If you’d like them to, and it fits in with your total dietary needs for the day (and in the case of your pre workout meal, it doesn’t leave you feeling uncomfortably full during your workouts)… then sure.

QUESTION #16: For the pre workout meal, what if I don’t have 1-2 hours before my workout to eat a meal because I train first thing in the morning or am coming straight from work or school?

In that case, drinking something easily digestible (e.g. whey + Gatorade) within 30 minutes before your workout and/or sipping it during the workout would be a good option to try.

QUESTION #17: What about fasted training?

That depends. Are you training fasted because you think it has some special fat burning benefit? If so, it doesn’t. Are you training fasted because you think it has some kind of strength, performance or muscle building benefit? If so, it doesn’t.

Are you training fastest because you’re doing some form of IF (intermittent fasting) that requires you to train fasted, or because you simply prefer training fasted? If so, that’s fine, though A) this is unlikely to be ideal for maximizing training performance or muscle growth (it can certainly still work, of course), B) you may want to consider having a scoop of whey or at least some BCAAs pre workout if possible (some proponents of IF recommend this as well), and C) training fasted would be a rare scenario where consuming a “fast” post workout meal as soon as possible after your workout would become more important and beneficial.

QUESTION #18: Do the calories, protein, fat and carbs in these meals count toward my totals for the day like every other meal? Or are these magical calories and macronutrients that I don’t need to pay any attention to? 

The first one.

QUESTION #19: This guide has been useful, but I think you’re forgetting the part where you’re supposed to link to some special supplement or whatever that you’re secretly being paid a commission to promote.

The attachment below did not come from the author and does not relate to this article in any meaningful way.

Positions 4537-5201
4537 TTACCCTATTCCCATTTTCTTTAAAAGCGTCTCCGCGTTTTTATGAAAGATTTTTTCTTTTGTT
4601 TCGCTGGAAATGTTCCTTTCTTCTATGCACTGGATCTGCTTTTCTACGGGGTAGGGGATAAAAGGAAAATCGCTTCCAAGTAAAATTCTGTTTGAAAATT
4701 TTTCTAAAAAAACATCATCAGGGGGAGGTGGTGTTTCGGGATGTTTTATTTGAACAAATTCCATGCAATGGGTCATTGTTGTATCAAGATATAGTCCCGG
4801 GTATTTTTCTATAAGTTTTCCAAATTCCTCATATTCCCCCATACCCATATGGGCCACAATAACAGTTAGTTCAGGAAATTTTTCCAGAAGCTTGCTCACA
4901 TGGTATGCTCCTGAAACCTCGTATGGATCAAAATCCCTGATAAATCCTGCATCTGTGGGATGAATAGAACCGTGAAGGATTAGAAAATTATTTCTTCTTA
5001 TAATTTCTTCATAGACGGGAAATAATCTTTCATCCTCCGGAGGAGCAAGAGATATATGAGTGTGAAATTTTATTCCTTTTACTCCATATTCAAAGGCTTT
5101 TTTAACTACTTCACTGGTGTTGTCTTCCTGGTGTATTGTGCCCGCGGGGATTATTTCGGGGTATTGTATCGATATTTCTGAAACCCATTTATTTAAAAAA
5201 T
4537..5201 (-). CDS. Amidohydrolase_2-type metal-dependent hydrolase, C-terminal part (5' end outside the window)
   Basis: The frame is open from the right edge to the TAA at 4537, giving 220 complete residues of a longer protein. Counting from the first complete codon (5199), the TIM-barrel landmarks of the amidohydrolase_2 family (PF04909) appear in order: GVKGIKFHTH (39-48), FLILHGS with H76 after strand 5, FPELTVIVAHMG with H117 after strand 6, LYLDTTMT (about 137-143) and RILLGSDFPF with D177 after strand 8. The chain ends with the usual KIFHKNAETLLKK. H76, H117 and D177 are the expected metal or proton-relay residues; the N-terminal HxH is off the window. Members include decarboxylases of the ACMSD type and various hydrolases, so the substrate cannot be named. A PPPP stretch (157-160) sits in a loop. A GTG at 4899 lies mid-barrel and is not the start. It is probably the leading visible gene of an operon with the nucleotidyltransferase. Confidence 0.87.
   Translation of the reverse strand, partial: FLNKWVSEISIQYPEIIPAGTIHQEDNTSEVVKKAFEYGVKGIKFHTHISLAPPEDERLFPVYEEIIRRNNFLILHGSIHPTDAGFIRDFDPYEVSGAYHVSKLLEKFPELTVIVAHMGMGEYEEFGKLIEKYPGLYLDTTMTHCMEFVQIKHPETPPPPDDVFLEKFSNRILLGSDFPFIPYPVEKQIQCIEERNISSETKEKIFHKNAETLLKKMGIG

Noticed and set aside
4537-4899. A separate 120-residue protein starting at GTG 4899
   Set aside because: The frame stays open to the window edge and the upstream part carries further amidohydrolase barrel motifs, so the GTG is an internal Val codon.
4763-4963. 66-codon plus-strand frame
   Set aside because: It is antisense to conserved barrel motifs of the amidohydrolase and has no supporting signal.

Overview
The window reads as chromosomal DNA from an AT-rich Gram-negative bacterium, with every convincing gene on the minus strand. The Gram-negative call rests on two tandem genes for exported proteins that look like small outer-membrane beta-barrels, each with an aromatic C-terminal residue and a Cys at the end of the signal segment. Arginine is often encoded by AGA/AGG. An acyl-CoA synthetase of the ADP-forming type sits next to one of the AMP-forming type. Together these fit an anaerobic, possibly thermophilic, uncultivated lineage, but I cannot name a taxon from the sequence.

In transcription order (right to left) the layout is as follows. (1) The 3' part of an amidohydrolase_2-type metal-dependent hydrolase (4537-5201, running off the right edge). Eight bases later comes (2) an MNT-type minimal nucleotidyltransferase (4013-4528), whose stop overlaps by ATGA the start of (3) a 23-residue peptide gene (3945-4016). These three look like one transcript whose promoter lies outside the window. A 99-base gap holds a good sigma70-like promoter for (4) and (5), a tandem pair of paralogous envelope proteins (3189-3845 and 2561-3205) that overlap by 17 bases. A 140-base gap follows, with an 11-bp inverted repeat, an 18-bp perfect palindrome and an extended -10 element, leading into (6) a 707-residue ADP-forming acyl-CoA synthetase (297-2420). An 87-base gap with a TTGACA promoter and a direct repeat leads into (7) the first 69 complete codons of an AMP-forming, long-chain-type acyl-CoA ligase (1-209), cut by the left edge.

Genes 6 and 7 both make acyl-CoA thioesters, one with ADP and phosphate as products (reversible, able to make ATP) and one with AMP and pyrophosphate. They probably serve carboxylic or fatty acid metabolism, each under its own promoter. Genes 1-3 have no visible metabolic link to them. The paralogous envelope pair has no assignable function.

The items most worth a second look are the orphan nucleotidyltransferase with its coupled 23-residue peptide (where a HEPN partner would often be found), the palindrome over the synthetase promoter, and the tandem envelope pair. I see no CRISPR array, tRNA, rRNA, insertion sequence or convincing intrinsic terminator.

Oh, my bad. Unfortunately, I don’t have anything like that to link to. Although, I have written two books – Superior Fat Loss and Superior Muscle Growth – which countless studies have shown to be the best books ever written about anything, ever. Now you know it’s legit. 😉

But seriously, buy my books.

QUESTION #20: Don’t you think it would be a good idea to make up one final question so this reaches a nice even total of exactly 20 questions?

Hell yeah!

Need Help With Your Diet And Workout?

Don't waste another minute of your time searching for what to do. I've already done the research for you and created step-by-step plans that work. Select your goal below...

  • I Want To Build Muscle
    If you want to build lean muscle without gaining excess body fat, spending all of your time in the gym, using a diet or workout that isn't customized to you, or doing myth-based nonsense that only works for people with amazing genetics, check out: Superior Muscle Growth
  • I Want To Lose Fat
    If you want to lose body fat without losing muscle, feeling hungry all the time, using stupid restrictive diets, doing 100 hours of cardio, or struggling with plateaus, metabolic slowdown, and everything else that sucks about getting lean, check out: Superior Fat Loss

Get Your Perfect Workout

It takes less than 60 seconds...
Take The Quiz
About Jay